By Milica D. Djekic
When we say the phishing, we would first think about some suspicious e-mail getting the malicious link with so. The experience would show that there are so many phishing scenarios and sometimes it’s quite trickery to cope with all of them. So many organizations would pay greatly for the phishing training of their staffs, but the statistics would suggest that over 90% of employees would respond to the phishing scam within an hour after receiving the message. The cyber industry would force its experts to find out some automatic ways of phishing campaigns recognition. The task would appear as a challenge and certainly, it is.
In order to cope with the phishing scams, you would need the expert’s knowledge in your hands. Quite a trickery to obtain, right? In our opinion, what we need is the strong correlation between researchers and applications’ developers, because in that case – we could count on some satifactionary solutions. The phishing tendencies are changing day by day and there would always be new and new solutions getting produced for the black market needs. So, it’s obvious that the findings were gathered by the defense and intelligence communities could support us in a deeper understanding of this challenge.
The IT security business would support us with so many solutions regarding the phishing concern. Some of that software would work well, but many would be less effective than needed for practical purposes. Would this protect us from that emerging threat? The answer to this question is semi-semi. No one would invent the silver bullet to this problem, so we are not secure enough yet. From nowadays perspectives, security is about risk management. It would not offer you an absolute peace, but it would rather help you get less upset. In other words, there is no place for panic, but there is a good reason to feel uncomfortable from time to time.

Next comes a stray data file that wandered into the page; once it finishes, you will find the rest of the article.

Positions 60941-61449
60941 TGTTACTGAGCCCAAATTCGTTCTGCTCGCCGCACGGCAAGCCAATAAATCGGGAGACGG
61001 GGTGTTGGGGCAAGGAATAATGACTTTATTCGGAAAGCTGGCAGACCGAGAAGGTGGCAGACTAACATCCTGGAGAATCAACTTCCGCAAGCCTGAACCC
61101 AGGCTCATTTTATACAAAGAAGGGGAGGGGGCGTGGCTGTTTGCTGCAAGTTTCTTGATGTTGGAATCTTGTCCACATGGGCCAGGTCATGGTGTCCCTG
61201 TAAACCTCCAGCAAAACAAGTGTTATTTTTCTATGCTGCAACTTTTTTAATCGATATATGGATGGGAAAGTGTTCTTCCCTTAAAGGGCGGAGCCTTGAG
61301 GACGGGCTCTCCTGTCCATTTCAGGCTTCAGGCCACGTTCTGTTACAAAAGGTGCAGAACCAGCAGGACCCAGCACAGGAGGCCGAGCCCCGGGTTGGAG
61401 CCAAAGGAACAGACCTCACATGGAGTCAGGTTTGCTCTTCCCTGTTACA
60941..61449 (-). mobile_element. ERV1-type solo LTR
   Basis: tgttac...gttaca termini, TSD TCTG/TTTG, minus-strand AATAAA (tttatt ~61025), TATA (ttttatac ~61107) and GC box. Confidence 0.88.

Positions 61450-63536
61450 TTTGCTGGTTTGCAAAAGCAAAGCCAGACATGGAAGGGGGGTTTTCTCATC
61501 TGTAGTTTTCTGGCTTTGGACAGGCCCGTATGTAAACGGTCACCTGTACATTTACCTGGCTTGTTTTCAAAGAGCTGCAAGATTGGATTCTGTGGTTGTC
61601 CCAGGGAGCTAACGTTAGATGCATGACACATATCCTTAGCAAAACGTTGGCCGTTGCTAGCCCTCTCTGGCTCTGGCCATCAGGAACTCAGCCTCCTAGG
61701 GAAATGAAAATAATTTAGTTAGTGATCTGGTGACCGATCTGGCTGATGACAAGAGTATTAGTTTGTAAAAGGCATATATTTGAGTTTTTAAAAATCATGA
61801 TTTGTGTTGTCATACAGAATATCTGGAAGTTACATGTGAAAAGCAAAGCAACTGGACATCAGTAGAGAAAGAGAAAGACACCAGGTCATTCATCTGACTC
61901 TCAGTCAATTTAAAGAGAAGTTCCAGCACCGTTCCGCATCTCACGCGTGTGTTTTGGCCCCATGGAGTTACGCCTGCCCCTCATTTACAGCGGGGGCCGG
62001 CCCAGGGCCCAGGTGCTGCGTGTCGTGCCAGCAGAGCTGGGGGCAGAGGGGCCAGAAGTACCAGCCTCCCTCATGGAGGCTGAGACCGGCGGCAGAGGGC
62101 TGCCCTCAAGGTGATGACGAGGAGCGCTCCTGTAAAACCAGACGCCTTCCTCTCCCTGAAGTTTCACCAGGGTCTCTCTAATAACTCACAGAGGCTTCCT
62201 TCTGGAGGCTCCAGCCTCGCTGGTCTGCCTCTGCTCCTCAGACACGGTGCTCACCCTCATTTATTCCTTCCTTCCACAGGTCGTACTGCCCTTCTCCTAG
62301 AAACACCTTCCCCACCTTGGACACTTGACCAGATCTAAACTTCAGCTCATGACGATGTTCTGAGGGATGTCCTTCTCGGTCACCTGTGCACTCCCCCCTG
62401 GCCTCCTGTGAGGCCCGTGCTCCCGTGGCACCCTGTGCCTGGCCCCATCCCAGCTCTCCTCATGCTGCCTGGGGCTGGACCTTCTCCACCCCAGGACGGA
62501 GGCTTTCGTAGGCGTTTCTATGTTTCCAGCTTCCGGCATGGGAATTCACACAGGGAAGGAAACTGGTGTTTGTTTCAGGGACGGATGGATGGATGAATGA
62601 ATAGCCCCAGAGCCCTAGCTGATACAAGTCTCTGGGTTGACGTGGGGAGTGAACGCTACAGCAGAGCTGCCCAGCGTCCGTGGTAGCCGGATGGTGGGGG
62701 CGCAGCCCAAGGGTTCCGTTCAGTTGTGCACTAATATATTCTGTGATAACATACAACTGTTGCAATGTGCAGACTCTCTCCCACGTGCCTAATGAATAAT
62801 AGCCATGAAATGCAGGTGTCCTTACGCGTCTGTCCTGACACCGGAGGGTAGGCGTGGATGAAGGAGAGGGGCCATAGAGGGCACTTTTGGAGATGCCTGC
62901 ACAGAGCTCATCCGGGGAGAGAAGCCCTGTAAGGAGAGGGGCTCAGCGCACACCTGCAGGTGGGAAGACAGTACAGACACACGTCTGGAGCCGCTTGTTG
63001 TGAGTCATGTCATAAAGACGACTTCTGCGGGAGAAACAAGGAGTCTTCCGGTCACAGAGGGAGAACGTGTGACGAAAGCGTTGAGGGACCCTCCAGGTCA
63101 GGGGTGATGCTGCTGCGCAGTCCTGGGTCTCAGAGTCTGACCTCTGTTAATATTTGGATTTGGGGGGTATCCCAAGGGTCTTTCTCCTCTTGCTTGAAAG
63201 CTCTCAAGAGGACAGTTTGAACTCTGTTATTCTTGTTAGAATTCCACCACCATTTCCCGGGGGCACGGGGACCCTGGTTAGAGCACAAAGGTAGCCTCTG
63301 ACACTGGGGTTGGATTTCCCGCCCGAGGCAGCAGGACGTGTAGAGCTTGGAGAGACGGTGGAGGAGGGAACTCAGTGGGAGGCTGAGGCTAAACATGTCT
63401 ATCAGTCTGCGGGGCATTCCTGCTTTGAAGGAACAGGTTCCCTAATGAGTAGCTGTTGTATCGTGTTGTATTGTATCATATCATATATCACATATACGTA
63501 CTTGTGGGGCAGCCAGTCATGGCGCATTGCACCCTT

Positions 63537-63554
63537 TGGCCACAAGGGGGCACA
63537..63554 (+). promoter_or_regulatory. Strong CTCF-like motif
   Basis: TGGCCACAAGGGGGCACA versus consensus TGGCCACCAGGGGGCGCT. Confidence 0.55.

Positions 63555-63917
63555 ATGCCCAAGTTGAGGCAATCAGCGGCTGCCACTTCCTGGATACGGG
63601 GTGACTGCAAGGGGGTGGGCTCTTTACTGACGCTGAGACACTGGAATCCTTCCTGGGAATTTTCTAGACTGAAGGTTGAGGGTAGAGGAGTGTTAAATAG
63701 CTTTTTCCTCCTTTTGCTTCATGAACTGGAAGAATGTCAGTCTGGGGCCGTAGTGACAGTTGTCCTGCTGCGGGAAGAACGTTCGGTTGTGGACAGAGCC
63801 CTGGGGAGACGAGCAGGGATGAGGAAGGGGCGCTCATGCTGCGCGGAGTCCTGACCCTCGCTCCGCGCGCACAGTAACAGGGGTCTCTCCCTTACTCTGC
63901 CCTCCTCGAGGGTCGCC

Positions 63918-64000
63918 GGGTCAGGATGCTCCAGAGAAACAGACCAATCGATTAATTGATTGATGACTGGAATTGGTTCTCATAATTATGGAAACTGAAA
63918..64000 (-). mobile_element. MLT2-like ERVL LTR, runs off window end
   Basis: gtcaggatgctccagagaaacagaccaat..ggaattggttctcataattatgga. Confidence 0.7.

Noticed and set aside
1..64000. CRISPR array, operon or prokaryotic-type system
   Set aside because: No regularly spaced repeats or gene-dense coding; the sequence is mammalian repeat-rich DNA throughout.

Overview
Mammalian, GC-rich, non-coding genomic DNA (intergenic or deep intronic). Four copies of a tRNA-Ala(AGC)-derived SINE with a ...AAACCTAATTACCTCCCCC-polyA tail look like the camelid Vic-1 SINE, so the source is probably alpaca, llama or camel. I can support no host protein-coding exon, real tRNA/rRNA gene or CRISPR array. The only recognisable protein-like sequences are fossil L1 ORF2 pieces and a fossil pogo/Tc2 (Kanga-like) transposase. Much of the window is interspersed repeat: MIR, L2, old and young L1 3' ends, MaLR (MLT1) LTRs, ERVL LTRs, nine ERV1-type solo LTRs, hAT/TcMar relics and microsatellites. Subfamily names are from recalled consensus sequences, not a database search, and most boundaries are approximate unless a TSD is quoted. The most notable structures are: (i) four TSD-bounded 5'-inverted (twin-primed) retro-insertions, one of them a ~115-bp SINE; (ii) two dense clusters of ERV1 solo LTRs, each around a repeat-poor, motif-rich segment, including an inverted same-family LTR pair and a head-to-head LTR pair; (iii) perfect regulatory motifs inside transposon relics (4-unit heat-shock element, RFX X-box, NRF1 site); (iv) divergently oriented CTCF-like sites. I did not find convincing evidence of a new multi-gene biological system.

In so many cases, the IT phishing operations could get correlated with the intelligently prepared hacker’s attacks. Once you make a click on your phishing link either you would download some malicious file or you would leave your IP address to that web location. In any case, even if you are infected by some malware or you got access to the cybercriminals, you would get led to position to suffer some inconvenient consequences. Practically, the majority of cybercrime operations would begin as a phishing attack. The question is how to make the expert’s system that would recognize the possibility of being exposed to that sort of cyber offense. In the practice, that’s the quite challenging task and even if you invest a lot of time and money to teach the people how to deal with so, your results would be less satifactionary.
The researchers, as well as defense community, should dig hard in order to gain new and new findings of the phishing scams and they should try to offer such intelligence to the cyber industry that should use so for updating its projects, practically, on a daily basis. That would appear like a good method of staying at least a step ahead of the threat.
As it’s well-known, there are some link scanners even being available online that could serve in the malicious link recognition. On the other hand, maybe the link getting embedded into your e-message would not be malicious by its nature, but it would make you leave a trace about your device in the cyberspace. In such a case, many industry leaders would recommend software for connections termination.